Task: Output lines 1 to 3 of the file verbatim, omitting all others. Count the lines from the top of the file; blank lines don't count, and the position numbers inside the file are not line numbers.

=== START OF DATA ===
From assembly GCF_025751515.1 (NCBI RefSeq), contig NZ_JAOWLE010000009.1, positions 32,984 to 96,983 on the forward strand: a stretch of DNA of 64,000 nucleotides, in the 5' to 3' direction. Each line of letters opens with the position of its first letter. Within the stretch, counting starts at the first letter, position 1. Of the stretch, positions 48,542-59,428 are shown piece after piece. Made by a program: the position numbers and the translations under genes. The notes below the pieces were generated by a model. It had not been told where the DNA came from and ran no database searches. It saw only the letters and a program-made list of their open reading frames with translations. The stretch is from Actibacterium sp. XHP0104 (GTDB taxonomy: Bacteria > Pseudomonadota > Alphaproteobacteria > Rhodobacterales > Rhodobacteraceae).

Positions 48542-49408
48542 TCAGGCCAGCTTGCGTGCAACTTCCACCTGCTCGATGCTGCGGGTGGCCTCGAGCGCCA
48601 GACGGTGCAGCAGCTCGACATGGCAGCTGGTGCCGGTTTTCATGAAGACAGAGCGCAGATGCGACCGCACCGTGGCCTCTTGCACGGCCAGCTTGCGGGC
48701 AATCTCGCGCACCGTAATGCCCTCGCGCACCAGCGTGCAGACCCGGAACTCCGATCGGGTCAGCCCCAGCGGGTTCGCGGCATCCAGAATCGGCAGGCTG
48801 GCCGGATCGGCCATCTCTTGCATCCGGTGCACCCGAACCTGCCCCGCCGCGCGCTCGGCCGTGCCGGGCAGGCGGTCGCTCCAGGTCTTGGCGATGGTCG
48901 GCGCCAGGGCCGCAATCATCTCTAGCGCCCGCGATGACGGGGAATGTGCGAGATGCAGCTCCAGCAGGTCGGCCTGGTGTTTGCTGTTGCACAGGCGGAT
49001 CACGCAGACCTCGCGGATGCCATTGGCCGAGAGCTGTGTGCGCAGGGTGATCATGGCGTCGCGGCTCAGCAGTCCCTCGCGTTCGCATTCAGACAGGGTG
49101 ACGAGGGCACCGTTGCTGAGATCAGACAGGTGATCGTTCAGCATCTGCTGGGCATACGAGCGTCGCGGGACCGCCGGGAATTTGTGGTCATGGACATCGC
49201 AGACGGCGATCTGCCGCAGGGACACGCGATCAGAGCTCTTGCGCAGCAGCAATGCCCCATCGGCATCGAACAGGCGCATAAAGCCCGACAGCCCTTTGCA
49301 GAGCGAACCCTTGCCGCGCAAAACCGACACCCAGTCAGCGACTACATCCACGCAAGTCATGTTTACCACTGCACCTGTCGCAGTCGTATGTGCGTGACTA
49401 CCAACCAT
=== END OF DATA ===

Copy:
From assembly GCF_025751515.1 (NCBI RefSeq), contig NZ_JAOWLE010000009.1, positions 32,984 to 96,983 on the forward strand: a stretch of DNA of 64,000 nucleotides, in the 5' to 3' direction. Each line of letters opens with the position of its first letter. Within the stretch, counting starts at the first letter, position 1. Of the stretch, positions 48,542-59,428 are shown piece after piece. Made by a program: the position numbers and the translations under genes. The notes below the pieces were generated by a model. It had not been told where the DNA came from and ran no database searches. It saw only the letters and a program-made list of their open reading frames with translations. The stretch is from Actibacterium sp. XHP0104 (GTDB taxonomy: Bacteria > Pseudomonadota > Alphaproteobacteria > Rhodobacterales > Rhodobacteraceae).

Positions 48542-49408
48542 TCAGGCCAGCTTGCGTGCAACTTCCACCTGCTCGATGCTGCGGGTGGCCTCGAGCGCCA